Mexican Hot Chocolate and a Molinillo
A few years back, some friends showed up at my house with Mexican chocolate blocks, ancho chilies, vanilla paste and a molinillo, and my conception of hot chocolate has never been the same.
Ibarra chocolate blocks, available online or at Mexican grocers, form the base of the drink but the real charm comes from the chilies. The concept harks back to the Aztecs, who considered chocolate a gift from the gods and drank cold, bitter mixtures of cocoa and chilis. Emperor Montezuma – my kind of chocolate lover – drank his in golden goblets that were thrown away after a single use.
It wasn’t until the Spanish arrived on the scene that the drink became sweet and hot, and all the rage in Europe. Somewhere around that time the molinillo came into being, a wooden Mexican whisk designed for the sole purpose of frothing hot chocolate. Held between two hands and spun back and forth, it creates a thick froth for the rich, spicy cup of chocolate.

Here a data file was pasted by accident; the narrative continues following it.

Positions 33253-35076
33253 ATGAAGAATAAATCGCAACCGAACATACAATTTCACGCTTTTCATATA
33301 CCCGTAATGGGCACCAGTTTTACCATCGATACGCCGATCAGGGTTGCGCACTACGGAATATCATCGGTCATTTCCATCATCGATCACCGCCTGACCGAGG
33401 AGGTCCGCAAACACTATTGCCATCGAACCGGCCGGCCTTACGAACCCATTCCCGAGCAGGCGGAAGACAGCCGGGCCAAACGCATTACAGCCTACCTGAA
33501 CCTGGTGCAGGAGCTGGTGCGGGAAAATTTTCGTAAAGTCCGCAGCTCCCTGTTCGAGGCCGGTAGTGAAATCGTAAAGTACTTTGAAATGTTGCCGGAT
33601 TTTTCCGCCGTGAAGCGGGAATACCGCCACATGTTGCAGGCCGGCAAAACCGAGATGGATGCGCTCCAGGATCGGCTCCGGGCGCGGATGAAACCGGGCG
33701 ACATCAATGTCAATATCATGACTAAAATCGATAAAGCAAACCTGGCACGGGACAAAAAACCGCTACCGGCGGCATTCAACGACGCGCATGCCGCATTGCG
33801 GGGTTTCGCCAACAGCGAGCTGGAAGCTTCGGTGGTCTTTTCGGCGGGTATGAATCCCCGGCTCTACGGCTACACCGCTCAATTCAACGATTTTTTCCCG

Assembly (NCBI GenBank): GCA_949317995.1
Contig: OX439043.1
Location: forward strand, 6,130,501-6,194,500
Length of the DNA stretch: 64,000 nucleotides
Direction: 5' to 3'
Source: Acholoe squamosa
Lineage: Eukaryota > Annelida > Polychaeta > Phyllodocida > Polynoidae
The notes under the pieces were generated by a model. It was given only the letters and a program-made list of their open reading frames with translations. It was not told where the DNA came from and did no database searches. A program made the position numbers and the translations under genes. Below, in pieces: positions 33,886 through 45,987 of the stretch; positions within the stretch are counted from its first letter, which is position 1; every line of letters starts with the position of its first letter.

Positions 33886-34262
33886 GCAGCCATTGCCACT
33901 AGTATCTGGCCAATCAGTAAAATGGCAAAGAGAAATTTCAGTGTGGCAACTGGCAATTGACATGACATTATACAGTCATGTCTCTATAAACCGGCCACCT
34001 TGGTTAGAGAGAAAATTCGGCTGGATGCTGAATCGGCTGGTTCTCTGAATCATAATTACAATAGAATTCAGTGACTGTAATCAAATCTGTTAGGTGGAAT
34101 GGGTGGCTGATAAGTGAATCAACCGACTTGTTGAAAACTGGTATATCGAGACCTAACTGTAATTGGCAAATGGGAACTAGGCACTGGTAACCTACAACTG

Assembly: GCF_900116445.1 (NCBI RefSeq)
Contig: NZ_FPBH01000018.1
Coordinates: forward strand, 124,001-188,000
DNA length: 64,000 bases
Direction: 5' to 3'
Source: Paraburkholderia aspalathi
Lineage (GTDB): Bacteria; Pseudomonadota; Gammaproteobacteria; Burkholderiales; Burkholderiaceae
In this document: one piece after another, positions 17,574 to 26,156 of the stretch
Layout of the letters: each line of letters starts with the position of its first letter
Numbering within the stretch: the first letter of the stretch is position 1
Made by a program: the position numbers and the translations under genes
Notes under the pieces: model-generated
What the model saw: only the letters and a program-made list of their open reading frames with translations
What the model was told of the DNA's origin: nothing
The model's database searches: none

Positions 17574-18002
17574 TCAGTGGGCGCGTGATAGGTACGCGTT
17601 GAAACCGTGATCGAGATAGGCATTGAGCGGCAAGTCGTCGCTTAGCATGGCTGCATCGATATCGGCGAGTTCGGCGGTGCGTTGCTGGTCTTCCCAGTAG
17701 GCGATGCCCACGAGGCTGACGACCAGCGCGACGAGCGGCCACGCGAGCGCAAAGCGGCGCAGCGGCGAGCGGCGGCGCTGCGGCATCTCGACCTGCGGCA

Mexican Hot Chocolate
Makes 2 cups
2 cups whole milk
6 sections Ibarra chocolate blocks
1/2 vanilla fresh bean (optional, but so delicious*)
1/4 tsp. ground chili (preferably ancho chili; do not substitute chili powder**)
1/4 tsp. cinnamon
pinch of salt
whipped cream to top
With a sharp knife, gently slice vanilla bean from end to end, using the tip of the knife to scoop out the beans.
In a small saucepan, warm milk, chocolate, vanilla, chili, cinnamon and salt over medium-low heat until chocolate is dissolved.
Froth with a molinillo (or a hand blender) until a thick foam appears. Top with whipped cream and sprinkle with ground chili. Serve hot.
* Since vanilla beans are expensive, you can substitute extract, but using the real thing gives the drink an added richness and depth.
**Chili powder sold in the U.S. typically has other spices mixed in. Make sure to add pure chili. Another option is to grind your own, and strain out the pieces before serving.